My favorite part of the music video are the close-ups of the members with stickers on their faces, and it’s not just because the stickers are super cute. Instead of a traditional close-up, the camera gets really close for some unique framing. It’s very aesthetically appealing.
I personally really enjoyed the music video, perhaps more so than the song or the performance. It does bring other girl groups to mind, but I think that Lovelyz was able to infuse their style into and make the idea their own. I’m generally not one for cutesy videos, but it was really clever and well-edited. And it added a bit of a fun quirky side to a group that I would consider to have a more delicate and innocent image.
Update, 4/1/2017: I actually just watched an interview with Lovelyz that I hadn’t seen before. In it, they said that the apartment actually belongs to a person that is a huge fan of Lovelyz and keeps trying to catch them – except they turn into paper. Looking back on the music video now, I sort of get that. Especially since there a lot of first-person perspective shots. I wouldn’t say that I could immediately tell if you see the video for the first time, but it does fit into the quirky and fun vibe that they’re going for.
Lovelyz has always been one of those groups that have had pretty uniform styling, at least in terms of haircuts. They’ve always tended to sport the same natural hair colors, and if they do change shades it doesn’t stand out too much (like Yein’s dirty blonde in “Destiny”). So I was a surprised when I didn’t recognize half of them in the teaser! Most of the girls still stick with natural colors, but there are a lot of variations between brown, dark brown, and black. Plus a lot of them have more unique styling, like bangs or waves and such. I have mixed feelings about the more radical hair color changes. I do like Jin’s strawberry blonde hair, but they keep dressing her in colors like red or pink that directly clash with it. I’m also not completely sold on Mijoo’s blonde hair. While it does look natural, I think it kind of washes her out. But I can’t get over how more mature Yein looks with that jet black hair!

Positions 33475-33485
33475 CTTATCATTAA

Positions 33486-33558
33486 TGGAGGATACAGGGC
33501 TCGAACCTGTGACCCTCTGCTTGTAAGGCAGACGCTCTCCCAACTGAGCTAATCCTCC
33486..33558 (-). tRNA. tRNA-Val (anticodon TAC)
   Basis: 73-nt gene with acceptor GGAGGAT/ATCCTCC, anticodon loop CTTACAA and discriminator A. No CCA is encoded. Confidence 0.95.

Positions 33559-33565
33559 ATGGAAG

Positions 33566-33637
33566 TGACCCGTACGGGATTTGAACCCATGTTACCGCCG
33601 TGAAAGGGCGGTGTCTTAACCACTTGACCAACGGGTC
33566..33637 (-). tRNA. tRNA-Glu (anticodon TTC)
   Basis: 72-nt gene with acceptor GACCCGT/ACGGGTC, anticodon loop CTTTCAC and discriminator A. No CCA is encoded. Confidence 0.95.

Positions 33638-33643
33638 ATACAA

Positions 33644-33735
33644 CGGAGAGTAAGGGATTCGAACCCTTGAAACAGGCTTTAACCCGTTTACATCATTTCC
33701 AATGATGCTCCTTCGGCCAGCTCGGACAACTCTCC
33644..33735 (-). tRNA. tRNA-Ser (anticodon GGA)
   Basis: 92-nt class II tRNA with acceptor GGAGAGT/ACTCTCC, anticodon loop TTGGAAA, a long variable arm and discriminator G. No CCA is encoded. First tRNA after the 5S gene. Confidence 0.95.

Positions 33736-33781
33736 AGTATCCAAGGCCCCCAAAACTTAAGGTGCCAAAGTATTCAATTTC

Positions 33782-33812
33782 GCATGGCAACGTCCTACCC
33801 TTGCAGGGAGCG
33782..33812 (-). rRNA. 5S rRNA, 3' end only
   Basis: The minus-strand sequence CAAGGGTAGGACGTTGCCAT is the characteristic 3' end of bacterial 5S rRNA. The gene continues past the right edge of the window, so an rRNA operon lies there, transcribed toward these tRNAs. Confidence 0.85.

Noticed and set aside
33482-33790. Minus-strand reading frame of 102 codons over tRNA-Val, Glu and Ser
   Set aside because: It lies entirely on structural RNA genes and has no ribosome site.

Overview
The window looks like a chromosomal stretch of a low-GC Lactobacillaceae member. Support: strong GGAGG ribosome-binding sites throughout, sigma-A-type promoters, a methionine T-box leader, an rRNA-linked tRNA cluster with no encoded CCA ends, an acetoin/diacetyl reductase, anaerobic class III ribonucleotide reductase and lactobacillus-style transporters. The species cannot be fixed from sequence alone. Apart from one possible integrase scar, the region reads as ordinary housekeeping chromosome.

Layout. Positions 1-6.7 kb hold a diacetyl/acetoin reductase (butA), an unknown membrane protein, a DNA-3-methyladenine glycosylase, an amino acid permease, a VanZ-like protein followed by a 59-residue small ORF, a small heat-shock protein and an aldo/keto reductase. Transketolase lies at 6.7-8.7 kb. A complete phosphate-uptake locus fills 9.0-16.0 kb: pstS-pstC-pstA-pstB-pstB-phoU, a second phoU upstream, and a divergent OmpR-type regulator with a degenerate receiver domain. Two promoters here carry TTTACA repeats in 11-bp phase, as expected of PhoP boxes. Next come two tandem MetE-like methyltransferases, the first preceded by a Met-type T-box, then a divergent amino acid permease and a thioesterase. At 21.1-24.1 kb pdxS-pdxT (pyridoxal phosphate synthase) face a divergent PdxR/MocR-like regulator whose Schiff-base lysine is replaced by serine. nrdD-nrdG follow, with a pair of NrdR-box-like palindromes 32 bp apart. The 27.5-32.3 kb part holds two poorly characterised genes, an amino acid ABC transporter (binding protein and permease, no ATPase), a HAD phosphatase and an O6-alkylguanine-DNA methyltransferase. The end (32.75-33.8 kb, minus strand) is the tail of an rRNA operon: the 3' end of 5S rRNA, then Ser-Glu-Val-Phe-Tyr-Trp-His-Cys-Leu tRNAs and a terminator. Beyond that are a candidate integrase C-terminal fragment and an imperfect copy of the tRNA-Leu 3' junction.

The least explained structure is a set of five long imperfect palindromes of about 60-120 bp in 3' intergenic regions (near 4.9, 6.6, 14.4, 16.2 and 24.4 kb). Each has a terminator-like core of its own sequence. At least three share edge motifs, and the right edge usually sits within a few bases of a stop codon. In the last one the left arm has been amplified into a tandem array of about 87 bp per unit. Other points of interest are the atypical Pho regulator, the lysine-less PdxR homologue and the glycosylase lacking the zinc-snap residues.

The girls have very colorful outfits in the music video and in most of their performances. They seem to be mostly bold primary colors and a lot of orange, and gives a fun rainbow effect. Some people might think that too many colors would clash, but I have personally always loved bright and bold colors. I actually used to dress a little like this when I was younger, so I enjoy it. This is a little random, but I also think the distinct square shape of the outfits is a nice touch.
STYLING MVP: Sujeong, who in my opinion best fits the concept
Song – 16
Lyrics – 7
Line Distribution – 8
Choreography – 15
Center and Formations – 8
Music Video – 18
Styling – 8
CONCLUSION: Lovelyz is one of those groups that I like but don’t actively follow unless they’re promoting. I’m generally not drawn to their pure innocent concept, because it feels a little young for my particular demographic. I really loved “Destiny” – it’s a little outside of their normal style, but they did it so well. Truth be told, I was a teeny bit disappointed when “WoW” didn’t continue in that direction.
Personal preferences aside, I acknowledge that “WoW!” is probably a better fit for their overall image. It’s a good balance of concepts that are similar but not the same. It keeps a lot of what they’ve done before that’s worked. At the same time, they’re simultaneously laying a foundation for what’s to come. While the song does fit the trend of what’s popular for girl groups right now, the girls still retain their own signature style and identity.
I think it’s great that Lovelyz is trying to expand their horizons a little bit, but I think there are some issues with the overall execution. While the comeback is fairly solid as a whole, it falters when the different elements are pulled apart. I think the music video is the strongest thing about the comeback, which is not always something that you want. And without it, the song and dance lose a little bit of their quirky and unique appeal (at least for me). This is more minor, but I also don’t quite get how “WoW!” and “Destiny” fit into the same trilogy. Aside from similar-sounding choruses, they don’t have anything in common in terms of narrative or aesthetic. I’m inclined to believe that “WoW!” is a bridge to whatever is coming next.
The reactions that I’ve found on “WoW!” have been mixed. Some really enjoyed it, but some don’t. I personally like it, but I don’t love it. I don’t think that it’s so bad that they’ll lose fans, but I’m not sure how many they will gain. That being said, I’m interested in what the third part of the trilogy will be like.
Sources: Youtube, Woollim Entertainment, Wikipedia, Seoul Beats, K-pop K-fans(Blogspot), Hit The Stage Episode 7 (MNET), KBS World Magazine K-Rush Episode 1 (KBS)